The secrets of the Estonian e-residency beyond the marketingWe explained to our readers how to become e-resident of Estonia, and how then to create a company with the same status. While Estonian authorities and the press, invited in the cozy showrooms, present everything in the best light (lower taxation, simplified procedures, etc.), here we share the practical negative aspects. And some secrets well kept by the administration.
E-residence is not a right of residence on the land of the country. It's a smart card that allows to have access to almost all the services available to real residents' identity card without ever coming into the country. Such as electronic signature of documents. In fact, it is mainly used in the first place to open a company on the Internet in a matter of just few minutes. But many e-residents are stranded at this stage, having paid their e-residency card (100 €), the commercial register (190 €), the rental of a postal address and the accountant services (a commitment of several hundred euros).
Indeed, many e-residents complain about banks refusing to open an account. These banks criticize them for not having any link with Estonia, in a direct contradiction to the philosophy of e-residency that targets digital nomads and worldwide activities. Sometimes banks ask for a prove of profitable activity for several months before opening an account. But how to be beneficiary if you have no account to start the activity? Three banks were supposed to support the status: LHV (which we really do not recommend!
), Swedbank and SEB. The latter is even no longer recommended by the e-residency team, and it might not be entirely SEB's fault. Moreover, other Estonian banks, never mentioned by the administration, can open accounts (if the file is solid) to non-residents, without regard to whether they have an e-residency card or not. For LHV and Swedbank, the e-residency team instructs to use a service provider to facilitate the account opening, which represents a significant extra cost with no guarantee of results. The name Leapin is pronounced with a frequency that causes nausea, the administration nearly treating the (often cheaper) competitors as if they didn't exist, whereas some of them are announced as partners. Again, the list of providers who can help is way longer than the one provided by the administration.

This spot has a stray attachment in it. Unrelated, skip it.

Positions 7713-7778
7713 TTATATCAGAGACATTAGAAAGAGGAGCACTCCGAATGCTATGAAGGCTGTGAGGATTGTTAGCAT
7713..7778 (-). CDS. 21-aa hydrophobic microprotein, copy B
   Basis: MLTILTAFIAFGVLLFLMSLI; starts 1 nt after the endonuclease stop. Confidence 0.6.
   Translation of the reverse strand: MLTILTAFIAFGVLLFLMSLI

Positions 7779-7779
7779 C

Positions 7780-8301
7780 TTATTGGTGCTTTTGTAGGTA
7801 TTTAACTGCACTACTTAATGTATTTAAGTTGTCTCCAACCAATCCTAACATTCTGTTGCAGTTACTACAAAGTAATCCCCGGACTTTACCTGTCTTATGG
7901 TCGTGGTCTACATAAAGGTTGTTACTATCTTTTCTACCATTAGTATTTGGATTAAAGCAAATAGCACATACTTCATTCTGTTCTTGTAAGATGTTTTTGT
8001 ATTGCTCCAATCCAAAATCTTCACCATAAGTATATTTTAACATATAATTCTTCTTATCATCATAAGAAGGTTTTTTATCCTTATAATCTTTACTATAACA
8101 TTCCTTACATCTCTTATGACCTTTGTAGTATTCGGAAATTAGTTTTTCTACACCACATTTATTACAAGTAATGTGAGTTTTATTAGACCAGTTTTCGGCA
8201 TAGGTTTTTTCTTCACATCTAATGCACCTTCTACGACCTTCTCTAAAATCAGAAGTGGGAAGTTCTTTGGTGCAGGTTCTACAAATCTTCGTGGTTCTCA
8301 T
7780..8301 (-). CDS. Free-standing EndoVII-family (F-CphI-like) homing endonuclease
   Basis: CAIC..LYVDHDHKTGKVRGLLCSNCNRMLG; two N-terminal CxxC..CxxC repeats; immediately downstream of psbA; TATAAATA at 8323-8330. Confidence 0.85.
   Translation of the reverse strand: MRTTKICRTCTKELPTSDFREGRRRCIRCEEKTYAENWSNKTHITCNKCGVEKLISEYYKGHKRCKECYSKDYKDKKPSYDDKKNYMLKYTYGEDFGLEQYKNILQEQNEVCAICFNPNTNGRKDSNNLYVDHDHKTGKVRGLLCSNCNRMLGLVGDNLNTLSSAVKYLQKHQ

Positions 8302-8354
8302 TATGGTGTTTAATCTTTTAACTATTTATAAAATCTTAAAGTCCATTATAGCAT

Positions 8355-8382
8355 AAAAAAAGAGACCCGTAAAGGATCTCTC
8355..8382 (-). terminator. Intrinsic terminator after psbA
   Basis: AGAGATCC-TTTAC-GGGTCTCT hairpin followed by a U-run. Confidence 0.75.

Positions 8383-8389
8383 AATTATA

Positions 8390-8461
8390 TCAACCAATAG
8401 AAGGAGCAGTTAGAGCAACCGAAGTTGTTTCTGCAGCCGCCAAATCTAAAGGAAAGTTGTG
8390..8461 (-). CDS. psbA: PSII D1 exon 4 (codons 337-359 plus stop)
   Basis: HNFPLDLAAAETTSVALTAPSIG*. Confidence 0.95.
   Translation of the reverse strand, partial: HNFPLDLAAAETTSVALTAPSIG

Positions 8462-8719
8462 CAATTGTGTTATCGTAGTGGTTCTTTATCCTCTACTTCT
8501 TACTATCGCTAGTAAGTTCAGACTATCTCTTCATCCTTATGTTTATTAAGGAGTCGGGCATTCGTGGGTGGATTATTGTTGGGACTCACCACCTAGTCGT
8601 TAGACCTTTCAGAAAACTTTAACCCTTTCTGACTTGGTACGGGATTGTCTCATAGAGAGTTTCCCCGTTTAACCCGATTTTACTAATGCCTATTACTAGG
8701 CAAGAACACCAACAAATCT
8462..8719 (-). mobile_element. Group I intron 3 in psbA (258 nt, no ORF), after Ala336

Besides, the long-promised possibility of remote bank account opening, that Estonian law has been updated for, is not available to the e-residents to this day. Then, the e-residency team again and again advises a Finnish payment institution Holvi as an alternative. But, contrary to what the administration has said way too many times, Holvi is not a bank, nor banking, but only a part of banking services. So it would be more honest to talk about a "non-bank account": many services, like loans, are not available, the funds are not guaranteed up to € 100,000 per customer, for the case that the bank that keeps them for Holvi bankrupts (an important piece of information not presented clearly by officials), Holvi prohibits its customers from many legitimate activities and it overcharges e-residents compared to other customers (35 € per month!).
In fact, there is a variety of financial services, some older than Holvi, that allow to have an IBAN (a bank account number, virtual here) and/or a debit card, while not being banks. For example: Transferwise, Paysera, Revolut (pending a banking license), Payoneer, WestStein, Viabuy, GQ Card, IbanFirst, LeuPay, Pocopay, Veritas Card, etc. Due to a lack of space, we have to stop this list here, partly extracted from the one provided by the Estonian Financial Inspection. The colleagues in the e-residency team prefer to put forward only one partner, because this partner promotes the e-residency in return and allows to connect with a smart card. But e-residents would willingly agree to connect with a classic password in exchange for a much cheaper (sometimes free) service than 35 € per month. In short, marketing is set over the e-resident interest and there is a surprising lack of transparency here compared to other public services in Estonia. In fact, the team responsible for e-residency behaves more like a company that has to grow (it's called a "startup" by insiders), than a neutral administration that should offer a list of several names of providers and let the e-administered choose the one that suits him best.
Let's go back to the banking alternatives: apart from Transferwise (which must be linked to an external prepaid card) and Pocopay, the accounts are based elsewhere but Estonia. This can be embarrassing. Braintree, for example, is an intermediary for collecting payments. It requires a real bank account and in Estonia to work with them. In addition, the e-residency team infers that it would be possible to block the capital in a bank outside Estonia, or a pseudo-bank (this transaction is needed to be done before paying dividends to shareholders), while refusing to contact the commercial register for confirmation. So we contacted the commercial registrer and were told that this is not possible!